The number of new undergraduate computing majors among U.S. computer science departments rose an astonishing 29.2 percent this year, according to new data released today by the Computing Research Association.
The data appears in Computing Degrees and Enrollment Trends, a special report from the 2011-2012 CRA Taulbee Survey of the organization’s member departments. Among schools who responded to the survey both this year and last, the increase was 22.8 percent.
Overall Ph.D. production in computing programs reported in the survey reached its highest level ever, with 1,929. This represents an 8.2 percent increase over 2010-11. Among those departments reporting both this year and last year, the number of total doctoral degrees increased by 5.2 percent. More than 55 percent of those new degree holders took jobs in industry, with the remainder finding academic or government positions, or self-employment. Only 0.4 percent reported unemployment. The survey also found that bachelor’s degree production in computing fields increased by 19.8 percent overall, and 16.6 percent among those departments that reported both years.
The CRA Taulbee Survey is conducted annually by the CRA to document trends in student enrollment, degree production, employment of graduates, and faculty salaries in academic units in the United States and Canada that grant the Ph.D. in computer science, computer engineering, or information. CRA today released its Computing Degrees and Enrollment Trends, 2011-12 report. The full Taulbee dataset will be released to the public in May and published in CRA’s Computing Research News.
Total enrollments among U.S. computer science undergraduates increased 10 percent in 2010, data from the most recent annual CRA Taulbee Survey show. This is the third straight year of increases in total enrollment and indicates that the post “dot-com crash” decline in undergraduate computing program enrollments is over.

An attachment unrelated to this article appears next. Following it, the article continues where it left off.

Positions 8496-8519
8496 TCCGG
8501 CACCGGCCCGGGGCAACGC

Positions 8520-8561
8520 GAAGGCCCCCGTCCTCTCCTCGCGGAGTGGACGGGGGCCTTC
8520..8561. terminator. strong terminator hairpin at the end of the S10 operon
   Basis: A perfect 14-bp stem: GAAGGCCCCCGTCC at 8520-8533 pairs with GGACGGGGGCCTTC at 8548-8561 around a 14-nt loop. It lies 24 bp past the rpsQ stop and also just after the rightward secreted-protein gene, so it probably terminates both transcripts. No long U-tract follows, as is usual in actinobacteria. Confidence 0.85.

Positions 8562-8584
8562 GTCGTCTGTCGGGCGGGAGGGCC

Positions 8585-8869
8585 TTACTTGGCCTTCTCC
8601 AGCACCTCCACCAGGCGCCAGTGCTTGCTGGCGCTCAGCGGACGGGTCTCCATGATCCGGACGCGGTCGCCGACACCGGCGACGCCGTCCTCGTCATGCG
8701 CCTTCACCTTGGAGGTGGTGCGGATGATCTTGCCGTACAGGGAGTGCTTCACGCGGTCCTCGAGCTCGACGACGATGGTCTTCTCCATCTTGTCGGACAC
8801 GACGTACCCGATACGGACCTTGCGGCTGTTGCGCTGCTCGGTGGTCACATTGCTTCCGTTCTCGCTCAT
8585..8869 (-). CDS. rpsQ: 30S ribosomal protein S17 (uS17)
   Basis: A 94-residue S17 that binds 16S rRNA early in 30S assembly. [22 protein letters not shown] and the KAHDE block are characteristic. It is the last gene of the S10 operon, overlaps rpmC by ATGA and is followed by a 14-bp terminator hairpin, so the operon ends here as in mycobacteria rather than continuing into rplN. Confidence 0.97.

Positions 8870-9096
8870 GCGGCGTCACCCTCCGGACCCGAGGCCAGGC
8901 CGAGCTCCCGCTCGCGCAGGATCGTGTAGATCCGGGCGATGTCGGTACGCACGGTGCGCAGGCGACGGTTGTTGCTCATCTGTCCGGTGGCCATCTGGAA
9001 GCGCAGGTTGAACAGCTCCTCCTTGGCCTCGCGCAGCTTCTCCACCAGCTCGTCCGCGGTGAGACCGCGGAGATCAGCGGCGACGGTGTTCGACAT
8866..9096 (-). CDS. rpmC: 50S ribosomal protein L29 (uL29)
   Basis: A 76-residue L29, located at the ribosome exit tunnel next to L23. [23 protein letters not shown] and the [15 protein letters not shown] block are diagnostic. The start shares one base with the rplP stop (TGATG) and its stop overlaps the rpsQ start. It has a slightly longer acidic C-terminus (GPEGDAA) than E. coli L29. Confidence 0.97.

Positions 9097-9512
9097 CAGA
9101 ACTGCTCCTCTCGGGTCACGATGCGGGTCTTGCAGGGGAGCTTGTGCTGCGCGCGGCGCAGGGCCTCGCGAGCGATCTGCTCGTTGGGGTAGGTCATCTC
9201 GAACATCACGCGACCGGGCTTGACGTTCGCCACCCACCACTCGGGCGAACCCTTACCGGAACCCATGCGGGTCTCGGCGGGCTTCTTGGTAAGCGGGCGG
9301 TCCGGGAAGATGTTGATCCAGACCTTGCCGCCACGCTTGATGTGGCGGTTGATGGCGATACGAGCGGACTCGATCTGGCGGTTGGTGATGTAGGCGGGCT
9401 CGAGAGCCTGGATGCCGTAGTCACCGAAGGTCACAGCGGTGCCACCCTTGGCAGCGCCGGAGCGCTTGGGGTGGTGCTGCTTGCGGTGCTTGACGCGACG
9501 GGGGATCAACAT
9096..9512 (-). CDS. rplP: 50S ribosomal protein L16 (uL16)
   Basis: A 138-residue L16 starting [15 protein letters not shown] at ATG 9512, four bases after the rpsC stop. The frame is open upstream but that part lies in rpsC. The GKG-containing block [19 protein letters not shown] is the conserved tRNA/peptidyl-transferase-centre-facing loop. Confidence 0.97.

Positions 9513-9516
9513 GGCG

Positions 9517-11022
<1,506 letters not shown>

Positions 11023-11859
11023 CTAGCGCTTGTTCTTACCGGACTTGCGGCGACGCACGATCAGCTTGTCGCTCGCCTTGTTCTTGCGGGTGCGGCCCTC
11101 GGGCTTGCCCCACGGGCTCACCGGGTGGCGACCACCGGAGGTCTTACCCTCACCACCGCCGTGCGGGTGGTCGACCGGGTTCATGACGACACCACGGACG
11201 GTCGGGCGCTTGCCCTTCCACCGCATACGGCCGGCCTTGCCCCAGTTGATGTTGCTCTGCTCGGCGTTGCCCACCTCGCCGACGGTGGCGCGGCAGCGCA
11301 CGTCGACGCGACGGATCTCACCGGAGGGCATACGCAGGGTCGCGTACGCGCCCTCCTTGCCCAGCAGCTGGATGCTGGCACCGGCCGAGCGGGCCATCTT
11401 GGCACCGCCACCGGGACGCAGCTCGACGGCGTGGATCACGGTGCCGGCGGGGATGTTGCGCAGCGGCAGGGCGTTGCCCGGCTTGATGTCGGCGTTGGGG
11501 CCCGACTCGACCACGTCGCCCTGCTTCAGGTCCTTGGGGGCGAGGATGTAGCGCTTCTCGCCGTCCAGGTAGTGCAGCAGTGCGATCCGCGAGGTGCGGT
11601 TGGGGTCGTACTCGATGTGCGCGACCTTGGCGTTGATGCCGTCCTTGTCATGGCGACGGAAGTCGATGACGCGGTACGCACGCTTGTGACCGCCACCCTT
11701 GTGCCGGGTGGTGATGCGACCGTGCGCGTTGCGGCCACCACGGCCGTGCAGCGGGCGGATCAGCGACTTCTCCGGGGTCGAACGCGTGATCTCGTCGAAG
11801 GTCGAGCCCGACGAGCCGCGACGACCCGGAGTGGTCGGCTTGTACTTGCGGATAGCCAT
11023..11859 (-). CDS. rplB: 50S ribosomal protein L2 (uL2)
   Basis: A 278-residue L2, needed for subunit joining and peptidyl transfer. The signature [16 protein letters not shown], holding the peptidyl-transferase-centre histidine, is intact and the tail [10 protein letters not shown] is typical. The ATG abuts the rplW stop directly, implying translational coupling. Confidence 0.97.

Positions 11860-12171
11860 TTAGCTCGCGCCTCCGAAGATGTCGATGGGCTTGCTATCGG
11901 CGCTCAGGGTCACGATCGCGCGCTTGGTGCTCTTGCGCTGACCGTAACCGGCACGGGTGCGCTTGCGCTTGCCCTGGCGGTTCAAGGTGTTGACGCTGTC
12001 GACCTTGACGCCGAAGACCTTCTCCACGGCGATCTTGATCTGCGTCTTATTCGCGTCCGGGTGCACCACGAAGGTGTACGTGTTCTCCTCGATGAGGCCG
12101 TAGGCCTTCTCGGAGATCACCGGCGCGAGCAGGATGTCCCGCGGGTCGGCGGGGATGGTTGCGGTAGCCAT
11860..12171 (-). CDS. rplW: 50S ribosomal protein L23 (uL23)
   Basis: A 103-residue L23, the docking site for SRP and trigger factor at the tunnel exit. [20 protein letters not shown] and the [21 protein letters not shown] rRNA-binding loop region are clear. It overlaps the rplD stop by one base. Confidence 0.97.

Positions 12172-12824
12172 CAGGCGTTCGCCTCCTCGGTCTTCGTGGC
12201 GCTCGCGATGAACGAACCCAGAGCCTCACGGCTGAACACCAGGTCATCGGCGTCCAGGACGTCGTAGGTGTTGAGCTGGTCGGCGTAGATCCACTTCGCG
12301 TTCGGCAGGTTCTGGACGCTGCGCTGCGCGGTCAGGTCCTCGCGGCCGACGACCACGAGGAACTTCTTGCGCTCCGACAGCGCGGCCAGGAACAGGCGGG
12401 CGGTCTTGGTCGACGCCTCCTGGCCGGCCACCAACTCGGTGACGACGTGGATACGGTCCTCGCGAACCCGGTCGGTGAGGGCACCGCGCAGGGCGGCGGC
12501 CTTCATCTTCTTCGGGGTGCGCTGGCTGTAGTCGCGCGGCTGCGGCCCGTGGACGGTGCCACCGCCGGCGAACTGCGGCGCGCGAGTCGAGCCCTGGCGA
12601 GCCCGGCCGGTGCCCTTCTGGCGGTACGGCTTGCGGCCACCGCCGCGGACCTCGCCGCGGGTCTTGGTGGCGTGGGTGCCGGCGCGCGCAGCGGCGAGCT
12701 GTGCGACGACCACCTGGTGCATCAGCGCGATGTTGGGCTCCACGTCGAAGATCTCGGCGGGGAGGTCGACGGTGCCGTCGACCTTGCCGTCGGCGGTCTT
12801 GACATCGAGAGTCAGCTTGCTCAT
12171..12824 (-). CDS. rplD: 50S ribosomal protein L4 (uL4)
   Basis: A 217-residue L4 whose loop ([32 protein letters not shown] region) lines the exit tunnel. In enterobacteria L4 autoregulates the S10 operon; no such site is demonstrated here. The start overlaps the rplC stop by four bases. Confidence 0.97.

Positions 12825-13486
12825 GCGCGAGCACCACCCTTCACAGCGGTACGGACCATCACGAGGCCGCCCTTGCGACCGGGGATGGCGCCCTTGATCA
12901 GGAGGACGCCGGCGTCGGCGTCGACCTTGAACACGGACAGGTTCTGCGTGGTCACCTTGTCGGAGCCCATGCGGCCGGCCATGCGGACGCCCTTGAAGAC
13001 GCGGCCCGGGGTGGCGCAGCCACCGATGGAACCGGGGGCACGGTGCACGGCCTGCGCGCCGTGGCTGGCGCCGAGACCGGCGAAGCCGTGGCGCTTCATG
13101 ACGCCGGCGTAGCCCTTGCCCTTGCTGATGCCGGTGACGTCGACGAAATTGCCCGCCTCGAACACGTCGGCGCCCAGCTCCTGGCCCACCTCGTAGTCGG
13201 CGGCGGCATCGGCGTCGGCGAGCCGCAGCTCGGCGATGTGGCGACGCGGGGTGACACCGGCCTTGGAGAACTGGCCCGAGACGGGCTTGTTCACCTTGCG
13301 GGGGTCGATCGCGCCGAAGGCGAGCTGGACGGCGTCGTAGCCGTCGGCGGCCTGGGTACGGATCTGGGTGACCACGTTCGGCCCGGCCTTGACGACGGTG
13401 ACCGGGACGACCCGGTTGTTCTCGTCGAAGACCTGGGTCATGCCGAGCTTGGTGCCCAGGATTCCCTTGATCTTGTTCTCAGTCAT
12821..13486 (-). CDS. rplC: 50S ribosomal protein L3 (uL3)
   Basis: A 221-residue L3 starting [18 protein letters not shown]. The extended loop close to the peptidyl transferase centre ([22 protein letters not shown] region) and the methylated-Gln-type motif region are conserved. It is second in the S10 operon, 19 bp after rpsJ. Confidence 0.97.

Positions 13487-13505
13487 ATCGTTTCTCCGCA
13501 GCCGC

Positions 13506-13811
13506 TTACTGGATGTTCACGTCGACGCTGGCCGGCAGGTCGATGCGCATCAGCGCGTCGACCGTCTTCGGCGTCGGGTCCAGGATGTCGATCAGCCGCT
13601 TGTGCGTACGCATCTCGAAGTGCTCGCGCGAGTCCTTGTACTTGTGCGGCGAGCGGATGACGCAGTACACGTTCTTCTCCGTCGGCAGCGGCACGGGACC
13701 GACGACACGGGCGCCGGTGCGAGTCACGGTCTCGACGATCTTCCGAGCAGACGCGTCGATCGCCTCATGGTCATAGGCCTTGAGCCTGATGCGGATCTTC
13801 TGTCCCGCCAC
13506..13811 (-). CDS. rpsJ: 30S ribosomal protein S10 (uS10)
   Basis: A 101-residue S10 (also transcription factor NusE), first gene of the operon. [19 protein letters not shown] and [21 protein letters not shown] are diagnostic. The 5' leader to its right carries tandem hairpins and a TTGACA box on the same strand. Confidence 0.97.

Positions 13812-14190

The CRA Taulbee Survey is conducted annually by CRA to document trends in student enrollment, degree production, employment of graduates, and faculty salaries in Ph.D-granting departments of computer science (CS), computer engineering (CE) and information (I) in the United States and Canada. CRA today released the enrollment and degree production results (available as a pdf) from the latest edition of the survey.
Overall bachelor’s degree production in computer science, computer engineering and information sciences departments in 2010 rose nearly 11 percent from that in 2009 . Bachelor’s degree production in computer science departments was up more than 9 percent. The increases in new students observed during each of the past two years have resulted in increased degree production, a welcome turnaround from the past several years of declining bachelor’s degree production.
Also notable from the survey:
- Ph.D. production in computing programs held steady in 2009-2010, following a drop in production last year.
- Among CRA member schools, the share of bachelor’s degrees in CS granted to females rose to 13.8 percent in 2010, an increase of 2.5 percentage points over 2009. The share of bachelor’s degrees in CS granted to minority students held nearly steady at 10.3 percent in 2010.
The full report, which also includes information about faculty size, demographics and salaries, graduate student support and research expenditures, will be available in May 2011 on the CRA web site.